Arizona Sen. John McCain wants the Senate to hold multiple hearings on the immigration rewrite, McCain’s spokesman said Thursday.
“Obviously he supports holding multiple public hearings,” Brian Rogers, McCain’s communications director told The Daily Caller.
“He’s rejected the notion that this legislation is somehow being rammed through without debate — it’s just not true,” Rogers added.
However, Rogers declined to say how many hearings McCain wants to be held.
“He hasn’t put a number on it but wants a vigorous debate on all of these issues,” Rogers said, before shifting the subject to the scheduled arguments and votes on the Democratic-majority Judiciary Committee.
“The timeline laid out by the Judiciary Committee makes clear that there will be many weeks of debate on this and ample opportunity for amendments,” he said.
The statement by McCain’s office come two days after Sen. Lindsey Graham, the leading GOP advocate for the legalization and guest-worker program, told Sean Hannity that one hearing would be held, and the bill could be debated and passed through the Senate’s Judiciary Committee in days.
“The process is that we’re going to have a hearing — we had one in 2006 when we did this on [George W.] Bush’s watch,” Sen. Lindsey Graham told radio host Sean Hannity April 9.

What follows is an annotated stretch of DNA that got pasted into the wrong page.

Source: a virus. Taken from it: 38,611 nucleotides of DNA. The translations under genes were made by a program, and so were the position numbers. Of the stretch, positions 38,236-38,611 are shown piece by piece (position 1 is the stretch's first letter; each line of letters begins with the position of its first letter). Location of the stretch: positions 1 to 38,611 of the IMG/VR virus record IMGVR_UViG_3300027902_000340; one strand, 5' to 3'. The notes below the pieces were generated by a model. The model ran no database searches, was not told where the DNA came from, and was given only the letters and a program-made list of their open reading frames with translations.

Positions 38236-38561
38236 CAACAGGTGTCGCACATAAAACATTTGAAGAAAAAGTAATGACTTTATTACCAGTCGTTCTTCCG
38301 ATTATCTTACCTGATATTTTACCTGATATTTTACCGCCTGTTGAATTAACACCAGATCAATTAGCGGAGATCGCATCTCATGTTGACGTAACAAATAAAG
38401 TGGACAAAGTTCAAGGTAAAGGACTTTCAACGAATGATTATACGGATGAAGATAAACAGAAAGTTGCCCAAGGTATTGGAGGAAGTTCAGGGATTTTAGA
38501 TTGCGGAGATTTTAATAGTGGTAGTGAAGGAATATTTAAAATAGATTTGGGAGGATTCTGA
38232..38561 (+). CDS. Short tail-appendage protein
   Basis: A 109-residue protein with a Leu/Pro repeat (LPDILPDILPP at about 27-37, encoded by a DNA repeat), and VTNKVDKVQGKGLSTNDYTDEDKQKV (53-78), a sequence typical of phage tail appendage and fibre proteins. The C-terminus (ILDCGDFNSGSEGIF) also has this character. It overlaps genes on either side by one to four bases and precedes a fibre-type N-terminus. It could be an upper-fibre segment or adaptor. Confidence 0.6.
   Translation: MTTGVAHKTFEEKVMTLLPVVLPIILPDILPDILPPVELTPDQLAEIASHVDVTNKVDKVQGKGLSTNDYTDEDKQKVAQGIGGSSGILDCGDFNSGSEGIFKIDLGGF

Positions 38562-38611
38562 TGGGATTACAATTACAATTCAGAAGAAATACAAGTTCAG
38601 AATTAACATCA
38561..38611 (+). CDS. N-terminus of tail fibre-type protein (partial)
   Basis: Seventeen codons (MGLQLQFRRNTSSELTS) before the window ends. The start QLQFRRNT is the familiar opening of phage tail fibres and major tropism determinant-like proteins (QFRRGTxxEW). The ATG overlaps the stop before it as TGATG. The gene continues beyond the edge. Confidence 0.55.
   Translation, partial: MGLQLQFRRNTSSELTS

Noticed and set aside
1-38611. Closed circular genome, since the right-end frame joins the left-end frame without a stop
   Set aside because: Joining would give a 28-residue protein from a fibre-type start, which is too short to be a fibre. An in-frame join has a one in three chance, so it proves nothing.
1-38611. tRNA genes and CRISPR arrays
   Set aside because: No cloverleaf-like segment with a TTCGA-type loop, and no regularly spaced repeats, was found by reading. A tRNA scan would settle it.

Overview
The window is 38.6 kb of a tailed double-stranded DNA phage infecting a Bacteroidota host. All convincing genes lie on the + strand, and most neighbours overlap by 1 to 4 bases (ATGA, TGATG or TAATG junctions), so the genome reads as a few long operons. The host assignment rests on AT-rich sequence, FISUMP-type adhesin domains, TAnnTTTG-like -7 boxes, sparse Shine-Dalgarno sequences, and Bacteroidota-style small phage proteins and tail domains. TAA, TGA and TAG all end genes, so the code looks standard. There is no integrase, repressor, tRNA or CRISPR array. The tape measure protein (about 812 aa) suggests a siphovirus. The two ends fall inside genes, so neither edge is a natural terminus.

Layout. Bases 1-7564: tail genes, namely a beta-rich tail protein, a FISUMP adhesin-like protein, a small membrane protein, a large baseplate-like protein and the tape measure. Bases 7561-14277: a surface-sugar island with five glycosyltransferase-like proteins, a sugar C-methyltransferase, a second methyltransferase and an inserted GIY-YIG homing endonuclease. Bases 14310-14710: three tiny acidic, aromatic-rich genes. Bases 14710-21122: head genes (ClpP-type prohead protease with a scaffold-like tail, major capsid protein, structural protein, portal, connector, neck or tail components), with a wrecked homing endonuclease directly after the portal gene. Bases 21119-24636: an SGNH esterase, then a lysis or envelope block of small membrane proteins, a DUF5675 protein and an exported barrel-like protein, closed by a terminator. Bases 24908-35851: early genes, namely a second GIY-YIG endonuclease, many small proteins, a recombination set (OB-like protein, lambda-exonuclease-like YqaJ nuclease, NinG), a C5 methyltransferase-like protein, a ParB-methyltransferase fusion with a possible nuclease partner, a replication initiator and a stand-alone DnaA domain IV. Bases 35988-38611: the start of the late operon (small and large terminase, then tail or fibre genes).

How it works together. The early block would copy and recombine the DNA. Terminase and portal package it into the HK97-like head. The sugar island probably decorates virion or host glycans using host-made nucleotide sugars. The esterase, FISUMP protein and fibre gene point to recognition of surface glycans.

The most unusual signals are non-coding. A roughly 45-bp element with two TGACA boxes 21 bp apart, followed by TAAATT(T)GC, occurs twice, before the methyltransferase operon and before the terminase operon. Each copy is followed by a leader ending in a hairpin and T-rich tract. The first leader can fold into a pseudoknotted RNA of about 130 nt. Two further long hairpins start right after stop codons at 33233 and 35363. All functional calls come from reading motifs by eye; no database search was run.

After the single hearing, he told Hannity, “we’re going to have a committee markup in Judiciary where we’re going to have the bill for days, if not weeks, so people who dislike can vote against it.”
McCain’s office also said the huge bill could be debated in committee meetings where the senators vote to accept or approve various amendments to the draft bill.
McCain “always said we need an open process that goes through regular order in the Judiciary Committee, with plenty of time for debate and consideration, ample opportunities for amendments, and obviously he supports holding multiple public hearings,” Rogers told TheDC.
The 1,500-page bill is being handled by the Senate Judiciary Committee, which is chaired by Democratic Sen. Patrick Leahy of Vermont.
So far, Leahy has indicated that he will hold a single hearing to review the bill, which is expected to rewrite the nation’s immigration laws, allow companies to bring in 1 million blue-collar and white-collar workers per year and provide conditional legalization to 11 million illegal immigrants.
So far, Democrats have scheduled only one hearing. Homeland Security chief Janet Napolitano is slated to testify April 17.
McCain’s public support for additional hearings is an possible breach with Graham, who has repeatedly urged legislators to push the bill through Congress rapidly.
In the last few weeks, McCain has repeatedly echoed Graham’s call for a rapid process.
On April 9, for example, Politico reported that McCain said that “now is the time to get it done as quickly as possible.”
“Some are saying, wow, we’re not having enough hearings … [but] first of all, we know the issue,” McCain said during an April 7 interview on “Face The Nation.”
“But second of all, the Judiciary Committee will act. There will be amendments. There will be debate. Then it will go to the floor of the Senate. There will be plenty of time for discussion and debate so I reject this notion that something is being railroaded through,” he said, without calling for additional hearings.
McCain’s call for additional hearings is a shift toward Rubio, whose departure from the Gang of Eight could cripple the bill’s chances.
“There’s no daylight between Senators McCain and Rubio on this,” Rogers said.